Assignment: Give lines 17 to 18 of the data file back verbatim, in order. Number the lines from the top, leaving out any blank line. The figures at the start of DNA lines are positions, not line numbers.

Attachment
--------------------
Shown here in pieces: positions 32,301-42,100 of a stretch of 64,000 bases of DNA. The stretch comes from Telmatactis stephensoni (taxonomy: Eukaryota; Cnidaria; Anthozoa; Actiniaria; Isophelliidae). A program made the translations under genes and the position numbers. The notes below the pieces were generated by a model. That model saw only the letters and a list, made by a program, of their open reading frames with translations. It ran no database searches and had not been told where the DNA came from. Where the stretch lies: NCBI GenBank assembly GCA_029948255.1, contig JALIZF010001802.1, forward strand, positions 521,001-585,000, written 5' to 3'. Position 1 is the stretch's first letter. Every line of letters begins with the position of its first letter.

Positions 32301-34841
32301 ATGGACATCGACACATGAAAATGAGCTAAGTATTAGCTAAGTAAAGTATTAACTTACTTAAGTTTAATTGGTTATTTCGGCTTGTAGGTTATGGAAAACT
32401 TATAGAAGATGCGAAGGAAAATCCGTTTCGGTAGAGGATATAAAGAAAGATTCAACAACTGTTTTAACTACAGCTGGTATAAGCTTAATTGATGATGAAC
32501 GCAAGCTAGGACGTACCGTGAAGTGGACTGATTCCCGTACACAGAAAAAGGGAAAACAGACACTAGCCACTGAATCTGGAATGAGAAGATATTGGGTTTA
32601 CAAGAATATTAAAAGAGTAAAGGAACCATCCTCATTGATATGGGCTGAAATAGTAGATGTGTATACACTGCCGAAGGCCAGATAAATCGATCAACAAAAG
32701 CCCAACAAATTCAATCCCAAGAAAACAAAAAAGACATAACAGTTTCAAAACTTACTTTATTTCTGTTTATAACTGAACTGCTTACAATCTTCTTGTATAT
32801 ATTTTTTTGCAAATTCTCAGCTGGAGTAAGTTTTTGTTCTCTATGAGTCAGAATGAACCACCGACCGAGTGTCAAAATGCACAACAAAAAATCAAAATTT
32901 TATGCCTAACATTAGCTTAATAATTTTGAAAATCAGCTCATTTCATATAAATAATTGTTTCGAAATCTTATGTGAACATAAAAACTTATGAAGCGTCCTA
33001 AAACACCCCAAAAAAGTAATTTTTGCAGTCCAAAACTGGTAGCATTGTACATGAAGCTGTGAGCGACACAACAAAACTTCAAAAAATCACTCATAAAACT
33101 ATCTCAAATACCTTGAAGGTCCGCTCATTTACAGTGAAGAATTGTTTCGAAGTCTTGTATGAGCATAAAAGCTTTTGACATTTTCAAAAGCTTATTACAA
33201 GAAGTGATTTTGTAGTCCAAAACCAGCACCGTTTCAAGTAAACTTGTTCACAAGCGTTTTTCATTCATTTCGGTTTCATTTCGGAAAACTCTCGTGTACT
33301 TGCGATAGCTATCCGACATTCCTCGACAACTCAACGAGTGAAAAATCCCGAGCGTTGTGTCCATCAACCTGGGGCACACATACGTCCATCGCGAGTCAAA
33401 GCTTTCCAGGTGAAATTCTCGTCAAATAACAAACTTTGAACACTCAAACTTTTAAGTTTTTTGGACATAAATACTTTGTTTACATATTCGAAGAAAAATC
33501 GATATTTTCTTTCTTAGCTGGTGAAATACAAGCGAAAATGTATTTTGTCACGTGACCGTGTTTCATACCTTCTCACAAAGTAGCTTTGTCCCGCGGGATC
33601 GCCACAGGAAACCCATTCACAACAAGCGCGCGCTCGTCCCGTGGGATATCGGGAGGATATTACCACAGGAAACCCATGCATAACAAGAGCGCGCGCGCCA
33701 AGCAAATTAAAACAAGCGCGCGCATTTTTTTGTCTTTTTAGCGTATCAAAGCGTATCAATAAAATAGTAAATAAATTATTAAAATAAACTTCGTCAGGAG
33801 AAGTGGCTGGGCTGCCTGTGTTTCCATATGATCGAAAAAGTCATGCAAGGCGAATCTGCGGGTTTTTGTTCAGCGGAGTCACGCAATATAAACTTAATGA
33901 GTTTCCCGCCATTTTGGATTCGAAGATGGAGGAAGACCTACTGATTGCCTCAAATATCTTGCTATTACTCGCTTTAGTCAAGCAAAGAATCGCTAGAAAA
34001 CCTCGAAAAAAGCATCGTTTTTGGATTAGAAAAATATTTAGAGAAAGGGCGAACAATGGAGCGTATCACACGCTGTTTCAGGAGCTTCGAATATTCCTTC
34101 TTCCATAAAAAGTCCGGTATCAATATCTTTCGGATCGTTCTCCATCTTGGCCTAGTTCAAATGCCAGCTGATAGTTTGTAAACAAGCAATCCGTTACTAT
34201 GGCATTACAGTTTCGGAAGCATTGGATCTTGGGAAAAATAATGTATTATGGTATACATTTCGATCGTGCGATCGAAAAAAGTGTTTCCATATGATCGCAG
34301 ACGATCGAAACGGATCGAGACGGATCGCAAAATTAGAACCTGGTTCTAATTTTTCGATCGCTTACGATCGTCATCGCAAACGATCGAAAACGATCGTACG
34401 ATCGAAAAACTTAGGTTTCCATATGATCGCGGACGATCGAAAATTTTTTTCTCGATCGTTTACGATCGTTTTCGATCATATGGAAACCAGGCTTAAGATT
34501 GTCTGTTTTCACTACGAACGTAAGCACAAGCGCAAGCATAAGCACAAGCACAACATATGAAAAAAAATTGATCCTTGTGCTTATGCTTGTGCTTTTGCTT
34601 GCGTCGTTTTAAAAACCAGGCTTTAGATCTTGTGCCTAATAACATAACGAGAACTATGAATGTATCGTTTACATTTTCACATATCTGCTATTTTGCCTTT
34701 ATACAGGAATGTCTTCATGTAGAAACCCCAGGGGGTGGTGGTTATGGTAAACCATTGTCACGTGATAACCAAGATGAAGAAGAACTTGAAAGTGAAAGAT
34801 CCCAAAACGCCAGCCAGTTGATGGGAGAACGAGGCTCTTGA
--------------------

33701 AGCAAATTAAAACAAGCGCGCGCATTTTTTTGTCTTTTTAGCGTATCAAAGCGTATCAATAAAATAGTAAATAAATTATTAAAATAAACTTCGTCAGGAG
33801 AAGTGGCTGGGCTGCCTGTGTTTCCATATGATCGAAAAAGTCATGCAAGGCGAATCTGCGGGTTTTTGTTCAGCGGAGTCACGCAATATAAACTTAATGA